When McAleer published the Q&A session, Fox sicced his lawyers on him for supposedly violating copyright on the 26-second clip to which McAleer was referring. Despite it being a clear case of fair use for the purpose of journalism, and despite the availability of the entire film on YouTube, the clip was pulled down. You can still see McAleer challenging Fox on Vimeo.
2. A similar argument goes for West Divide Creek, a river in Colorado, where a local landowner, Lisa Bracken, complained of methane caused by gas drilling. Fox relates her story as if it were true.
The truth is Colorado state regulators conducted several detailed tests between 2004 and 2008, and in no case could they find any trace of any of the chemicals that might point to pollution caused by the oil and gas industry. It communicated these conclusions in a public presentation.
The state’s environmental protection supervisor concluded that the source of methane seen bubbling up in the stream is, quite simply, “abundant dead vegetation along creek course.” In short, it’s good old-fashioned swamp gas, not fracking pollution.
3. Fox claims that natural gas drillers inject toxic chemicals “directly into drinking water”. Moreover, he claims that the law actually permits this, because shale gas drilling is unregulated. False, false and false. Fracking fluid goes thousands of metres deep, while aquifers lie at most 500m deep. Wells are heavily sleeved with concrete and steel for most of their depth, and failures are rare.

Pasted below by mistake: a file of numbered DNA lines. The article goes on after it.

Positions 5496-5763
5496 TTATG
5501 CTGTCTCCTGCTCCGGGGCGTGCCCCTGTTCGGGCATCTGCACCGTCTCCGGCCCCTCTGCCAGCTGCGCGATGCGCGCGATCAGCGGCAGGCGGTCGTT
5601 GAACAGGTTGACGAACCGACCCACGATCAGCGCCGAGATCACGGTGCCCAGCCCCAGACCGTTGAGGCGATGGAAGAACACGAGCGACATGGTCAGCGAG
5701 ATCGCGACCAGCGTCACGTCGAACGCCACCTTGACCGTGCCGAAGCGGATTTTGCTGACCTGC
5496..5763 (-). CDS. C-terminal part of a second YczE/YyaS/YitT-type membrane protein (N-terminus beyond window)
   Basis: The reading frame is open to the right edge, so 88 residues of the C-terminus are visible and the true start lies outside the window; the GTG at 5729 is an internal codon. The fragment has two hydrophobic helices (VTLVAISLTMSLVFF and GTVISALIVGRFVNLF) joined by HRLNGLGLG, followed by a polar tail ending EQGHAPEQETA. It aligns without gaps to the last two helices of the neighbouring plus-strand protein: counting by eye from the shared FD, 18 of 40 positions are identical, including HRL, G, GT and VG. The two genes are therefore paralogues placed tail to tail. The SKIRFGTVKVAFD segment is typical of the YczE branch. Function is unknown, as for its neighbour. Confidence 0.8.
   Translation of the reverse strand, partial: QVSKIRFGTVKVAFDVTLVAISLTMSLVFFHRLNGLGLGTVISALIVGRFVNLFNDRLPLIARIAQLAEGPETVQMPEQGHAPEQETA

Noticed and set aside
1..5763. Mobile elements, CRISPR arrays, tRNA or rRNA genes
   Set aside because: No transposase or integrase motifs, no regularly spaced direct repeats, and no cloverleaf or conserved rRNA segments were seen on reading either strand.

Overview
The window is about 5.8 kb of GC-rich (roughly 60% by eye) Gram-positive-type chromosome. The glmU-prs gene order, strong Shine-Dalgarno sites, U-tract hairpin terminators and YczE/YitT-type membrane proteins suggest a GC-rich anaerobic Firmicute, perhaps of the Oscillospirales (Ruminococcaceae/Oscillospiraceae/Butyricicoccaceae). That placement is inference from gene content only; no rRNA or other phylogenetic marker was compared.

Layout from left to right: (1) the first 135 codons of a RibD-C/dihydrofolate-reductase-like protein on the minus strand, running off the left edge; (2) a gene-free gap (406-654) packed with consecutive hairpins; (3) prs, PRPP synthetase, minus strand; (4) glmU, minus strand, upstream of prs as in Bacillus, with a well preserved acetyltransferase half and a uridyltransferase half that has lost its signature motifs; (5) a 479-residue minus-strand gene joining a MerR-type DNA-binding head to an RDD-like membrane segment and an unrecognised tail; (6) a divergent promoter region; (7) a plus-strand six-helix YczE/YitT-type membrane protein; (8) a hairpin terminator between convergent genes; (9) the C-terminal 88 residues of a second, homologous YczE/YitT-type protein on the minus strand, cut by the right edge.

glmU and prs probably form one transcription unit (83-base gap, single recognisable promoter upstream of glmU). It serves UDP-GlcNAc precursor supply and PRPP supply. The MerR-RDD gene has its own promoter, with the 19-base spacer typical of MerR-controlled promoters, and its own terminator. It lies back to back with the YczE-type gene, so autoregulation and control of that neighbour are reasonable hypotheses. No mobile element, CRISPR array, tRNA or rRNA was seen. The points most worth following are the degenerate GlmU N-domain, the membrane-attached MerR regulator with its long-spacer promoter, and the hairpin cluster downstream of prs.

If gas drillers did inject frack fluid directly into drinking water, why would they invest in well sleeving? And why would it take a proven liar to expose this in a film? All it would take are a few tests, and those hardly ever find even suspicious circumstances that might indicate accidental pollution, let alone evidence that deliberate contamination takes place.
4. The claim that gas drilling is exempt from regulations is also false. It is not proven by citing particular exemptions to parts of federal laws to which it has never been subject and which were designed for entirely different purposes. The industry is extensively regulated under the Clean Water Act, the Occupational Safety and Health Administration, the Safe Drinking Water Act and the Community “Right to Know” Act.
Of course, US regulation is not exactly relevant in South Africa, where the government is free to impose whatever regulations it feels are necessary to ensure safety, prevent pollution and deal appropriately with waste water.
An argument based on inadequate regulation or incapable enforcement may be a case for improving regulation and enforcement capacity. It is not a sound reason to advocate a pre-emptive ban against a new industry sector which isn’t even particularly risky.
5. Fox says fracking uses “a mix of 596 chemicals”. No, it doesn't. It uses perhaps a dozen, depending on the particular circumstances at a given well. That's like saying a painter uses 596 different paints, just because the paint store stocks them all.